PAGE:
Compassionate Surgeon Builds First-Ever Prosthetic Leg for Elephant Injured by Landmine

Mosha, a young elephant, was only seven months old when she tragically lost her front leg to a landmine near the Thailand-Myanmar border.

Surgeon Therdchai Jivacate encountered Mosha two years later and partnered with the Friends of the Asian Elephant Foundation hospital to develop the world’s first prosthetic leg for an elephant.

Over the years, Jivacate has fitted Mosha with nine different artificial legs, adapting to her increasing size and weight.


Watch the video at the end.

Now at ten years old and weighing around 4,400 pounds, Mosha recently received her latest prosthetic limb.

Throughout his career, Jivacate has created over 20,000 prosthetic legs for humans and various animals, including dogs, cats, and birds.


As a pioneer in his field, he established the Prostheses Foundation in 1992 to offer free prosthetic limbs to underprivileged amputees.

Jivacate is renowned for developing methods that enable the production of affordable, high-quality prosthetics using locally sourced materials.

However, crafting a prosthetic leg for an elephant presented a unique challenge for the accomplished surgeon.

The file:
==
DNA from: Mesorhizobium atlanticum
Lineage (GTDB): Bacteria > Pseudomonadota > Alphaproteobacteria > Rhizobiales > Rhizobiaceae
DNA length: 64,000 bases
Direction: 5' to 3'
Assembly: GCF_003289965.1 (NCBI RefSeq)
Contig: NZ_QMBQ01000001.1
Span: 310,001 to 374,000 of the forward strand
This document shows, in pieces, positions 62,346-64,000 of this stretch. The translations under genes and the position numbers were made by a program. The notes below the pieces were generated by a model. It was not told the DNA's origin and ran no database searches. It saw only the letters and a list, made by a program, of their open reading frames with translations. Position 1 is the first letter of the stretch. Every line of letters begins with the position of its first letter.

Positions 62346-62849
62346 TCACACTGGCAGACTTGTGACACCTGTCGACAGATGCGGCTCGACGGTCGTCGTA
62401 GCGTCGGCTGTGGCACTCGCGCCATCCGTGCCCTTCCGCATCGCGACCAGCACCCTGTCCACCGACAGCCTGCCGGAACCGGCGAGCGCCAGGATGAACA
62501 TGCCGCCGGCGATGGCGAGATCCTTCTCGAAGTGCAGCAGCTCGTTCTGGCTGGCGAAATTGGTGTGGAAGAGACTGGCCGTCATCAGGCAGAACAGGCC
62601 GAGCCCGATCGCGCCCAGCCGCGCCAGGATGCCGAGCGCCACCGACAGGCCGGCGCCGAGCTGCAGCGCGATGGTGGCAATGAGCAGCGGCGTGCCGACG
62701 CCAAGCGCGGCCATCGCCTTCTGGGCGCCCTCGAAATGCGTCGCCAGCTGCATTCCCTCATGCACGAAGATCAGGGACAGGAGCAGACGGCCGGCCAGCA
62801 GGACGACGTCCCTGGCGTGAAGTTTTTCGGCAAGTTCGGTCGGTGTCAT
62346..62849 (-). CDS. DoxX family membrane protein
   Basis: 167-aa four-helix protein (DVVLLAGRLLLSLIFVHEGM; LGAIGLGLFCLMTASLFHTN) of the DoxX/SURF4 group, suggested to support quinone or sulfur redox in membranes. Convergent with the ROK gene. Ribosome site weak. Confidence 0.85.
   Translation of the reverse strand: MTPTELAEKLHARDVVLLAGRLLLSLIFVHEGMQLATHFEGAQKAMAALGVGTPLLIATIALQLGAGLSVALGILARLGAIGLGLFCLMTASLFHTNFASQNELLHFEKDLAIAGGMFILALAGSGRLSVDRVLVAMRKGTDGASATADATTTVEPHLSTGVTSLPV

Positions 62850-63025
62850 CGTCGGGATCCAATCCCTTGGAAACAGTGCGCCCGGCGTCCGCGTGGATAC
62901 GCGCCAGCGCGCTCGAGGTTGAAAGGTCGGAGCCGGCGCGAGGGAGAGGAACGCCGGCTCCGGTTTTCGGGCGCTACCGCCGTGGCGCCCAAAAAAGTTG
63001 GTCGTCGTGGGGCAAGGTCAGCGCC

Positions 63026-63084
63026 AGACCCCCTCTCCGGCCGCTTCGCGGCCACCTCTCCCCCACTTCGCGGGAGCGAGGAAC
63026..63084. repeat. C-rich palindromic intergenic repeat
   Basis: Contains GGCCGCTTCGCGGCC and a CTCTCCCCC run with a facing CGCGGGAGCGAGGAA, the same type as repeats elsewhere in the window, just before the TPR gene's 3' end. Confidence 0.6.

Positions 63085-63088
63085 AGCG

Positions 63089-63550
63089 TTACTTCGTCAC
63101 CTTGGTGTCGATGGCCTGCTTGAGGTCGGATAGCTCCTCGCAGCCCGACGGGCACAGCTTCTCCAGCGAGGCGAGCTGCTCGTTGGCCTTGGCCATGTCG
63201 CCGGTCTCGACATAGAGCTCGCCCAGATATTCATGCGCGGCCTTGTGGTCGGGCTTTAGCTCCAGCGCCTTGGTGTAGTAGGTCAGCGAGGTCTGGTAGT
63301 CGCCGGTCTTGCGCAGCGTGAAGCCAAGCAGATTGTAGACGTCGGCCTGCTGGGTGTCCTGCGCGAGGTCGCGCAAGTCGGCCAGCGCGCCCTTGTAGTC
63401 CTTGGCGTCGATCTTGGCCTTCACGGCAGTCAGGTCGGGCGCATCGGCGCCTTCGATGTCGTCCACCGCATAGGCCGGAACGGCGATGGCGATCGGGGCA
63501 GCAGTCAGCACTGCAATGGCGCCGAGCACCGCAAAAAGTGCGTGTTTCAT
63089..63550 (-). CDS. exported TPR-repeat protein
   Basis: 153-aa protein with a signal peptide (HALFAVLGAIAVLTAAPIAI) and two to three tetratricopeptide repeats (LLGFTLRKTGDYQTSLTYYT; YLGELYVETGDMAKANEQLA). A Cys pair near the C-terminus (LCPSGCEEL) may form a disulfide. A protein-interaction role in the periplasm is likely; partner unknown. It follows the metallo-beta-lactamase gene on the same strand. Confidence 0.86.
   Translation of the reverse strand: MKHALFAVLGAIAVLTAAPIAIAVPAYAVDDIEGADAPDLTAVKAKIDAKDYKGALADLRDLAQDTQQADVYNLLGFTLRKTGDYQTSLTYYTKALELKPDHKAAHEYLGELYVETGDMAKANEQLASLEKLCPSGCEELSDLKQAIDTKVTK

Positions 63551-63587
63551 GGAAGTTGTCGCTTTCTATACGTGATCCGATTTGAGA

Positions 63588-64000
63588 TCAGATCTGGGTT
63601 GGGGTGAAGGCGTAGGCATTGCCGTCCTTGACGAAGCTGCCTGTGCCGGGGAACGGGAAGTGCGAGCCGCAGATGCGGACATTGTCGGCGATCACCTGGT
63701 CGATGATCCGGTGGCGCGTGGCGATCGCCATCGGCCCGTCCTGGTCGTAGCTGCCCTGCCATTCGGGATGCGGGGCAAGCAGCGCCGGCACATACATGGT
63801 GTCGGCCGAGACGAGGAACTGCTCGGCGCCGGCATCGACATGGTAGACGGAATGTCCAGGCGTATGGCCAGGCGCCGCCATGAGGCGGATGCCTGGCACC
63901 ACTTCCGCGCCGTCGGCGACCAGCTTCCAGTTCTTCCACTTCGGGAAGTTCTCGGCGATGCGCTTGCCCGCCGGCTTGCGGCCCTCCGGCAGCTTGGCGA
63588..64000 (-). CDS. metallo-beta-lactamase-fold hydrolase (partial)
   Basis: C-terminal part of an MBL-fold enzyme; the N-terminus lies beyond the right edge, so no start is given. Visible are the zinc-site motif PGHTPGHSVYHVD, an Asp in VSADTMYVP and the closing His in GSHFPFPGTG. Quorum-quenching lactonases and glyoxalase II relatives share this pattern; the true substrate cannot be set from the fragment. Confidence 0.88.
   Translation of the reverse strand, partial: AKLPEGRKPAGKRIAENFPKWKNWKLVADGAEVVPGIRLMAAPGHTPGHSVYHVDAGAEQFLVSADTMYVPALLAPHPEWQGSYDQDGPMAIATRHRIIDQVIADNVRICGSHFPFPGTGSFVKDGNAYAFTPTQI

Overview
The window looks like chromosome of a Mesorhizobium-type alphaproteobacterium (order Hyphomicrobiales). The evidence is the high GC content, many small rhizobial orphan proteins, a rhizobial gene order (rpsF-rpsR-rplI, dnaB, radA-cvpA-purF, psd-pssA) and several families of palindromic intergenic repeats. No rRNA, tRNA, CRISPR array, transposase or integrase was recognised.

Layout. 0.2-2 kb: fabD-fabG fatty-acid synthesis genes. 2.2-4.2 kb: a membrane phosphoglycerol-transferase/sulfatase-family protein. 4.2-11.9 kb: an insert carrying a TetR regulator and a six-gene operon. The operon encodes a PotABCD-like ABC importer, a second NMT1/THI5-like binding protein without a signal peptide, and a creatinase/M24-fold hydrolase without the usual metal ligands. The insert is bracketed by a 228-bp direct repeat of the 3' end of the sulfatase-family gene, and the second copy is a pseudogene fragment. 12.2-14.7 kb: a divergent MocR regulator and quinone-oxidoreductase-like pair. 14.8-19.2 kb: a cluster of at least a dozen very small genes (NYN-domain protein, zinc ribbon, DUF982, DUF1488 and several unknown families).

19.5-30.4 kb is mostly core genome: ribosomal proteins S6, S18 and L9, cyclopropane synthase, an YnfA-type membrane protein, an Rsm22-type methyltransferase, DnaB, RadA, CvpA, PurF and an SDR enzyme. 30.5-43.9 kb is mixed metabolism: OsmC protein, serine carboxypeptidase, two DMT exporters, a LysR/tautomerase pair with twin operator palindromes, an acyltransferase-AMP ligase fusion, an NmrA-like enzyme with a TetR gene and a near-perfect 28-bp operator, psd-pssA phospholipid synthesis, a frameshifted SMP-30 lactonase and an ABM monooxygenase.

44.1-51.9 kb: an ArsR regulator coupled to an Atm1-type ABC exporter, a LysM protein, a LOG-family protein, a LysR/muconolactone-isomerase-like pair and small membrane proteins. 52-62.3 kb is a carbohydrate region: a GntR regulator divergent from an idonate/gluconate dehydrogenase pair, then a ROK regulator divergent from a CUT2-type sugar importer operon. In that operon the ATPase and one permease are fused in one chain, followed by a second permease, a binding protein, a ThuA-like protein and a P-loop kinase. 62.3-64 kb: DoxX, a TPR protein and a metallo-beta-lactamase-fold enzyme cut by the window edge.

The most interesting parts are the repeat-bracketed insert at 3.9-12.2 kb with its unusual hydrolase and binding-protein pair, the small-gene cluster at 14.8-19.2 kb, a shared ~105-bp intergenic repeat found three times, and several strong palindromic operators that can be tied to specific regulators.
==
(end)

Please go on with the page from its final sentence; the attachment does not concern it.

Driven by compassion, Jivacate was determined to help Mosha, recognizing the debilitating consequences of her injury.

He noted that her unbalanced walk could cause severe cartilage damage, rendering her immobile and ultimately leading to her death.

Through a rigorous process of trial and error, Jivacate constructed the initial prosthetic leg using a combination of thermoplastic, steel, and elastomer materials.


This design provided Mosha comfort and support while allowing her to move fluidly. Remarkably, she learned to walk with her artificial leg in 12 hours.

Due to her rapid growth, Mosha required three new prosthetic legs within her first year.


Jivacate and his team remain dedicated to discovering more advanced materials for constructing the ideal prosthetic leg that can withstand the weight of Mosha and other elephants.


In the meantime, he is grateful to have helped Mosha regain her ability to walk. He told Motherboard, “Animals don’t ask that we make legs for them, but we wanted to give Mosha one.

I think she knows that I make her prosthetic legs, as each time I come to the elephant hospital, she makes a little salute by raising her trunk in the air.”

Watch the video below:


Read more Elephant News.